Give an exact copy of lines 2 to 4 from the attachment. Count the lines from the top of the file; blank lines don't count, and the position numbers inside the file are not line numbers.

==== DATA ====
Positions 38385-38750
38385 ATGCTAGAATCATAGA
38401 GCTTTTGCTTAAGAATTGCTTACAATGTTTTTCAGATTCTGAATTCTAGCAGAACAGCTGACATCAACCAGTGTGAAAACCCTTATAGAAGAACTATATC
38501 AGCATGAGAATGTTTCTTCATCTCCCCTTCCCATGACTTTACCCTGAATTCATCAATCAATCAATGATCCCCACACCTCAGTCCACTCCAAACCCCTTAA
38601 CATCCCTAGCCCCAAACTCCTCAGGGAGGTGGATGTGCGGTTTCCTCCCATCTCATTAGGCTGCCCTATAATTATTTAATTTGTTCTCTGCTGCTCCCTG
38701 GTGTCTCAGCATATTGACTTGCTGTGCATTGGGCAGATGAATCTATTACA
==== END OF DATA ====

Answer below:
38385 ATGCTAGAATCATAGA
38401 GCTTTTGCTTAAGAATTGCTTACAATGTTTTTCAGATTCTGAATTCTAGCAGAACAGCTGACATCAACCAGTGTGAAAACCCTTATAGAAGAACTATATC
38501 AGCATGAGAATGTTTCTTCATCTCCCCTTCCCATGACTTTACCCTGAATTCATCAATCAATCAATGATCCCCACACCTCAGTCCACTCCAAACCCCTTAA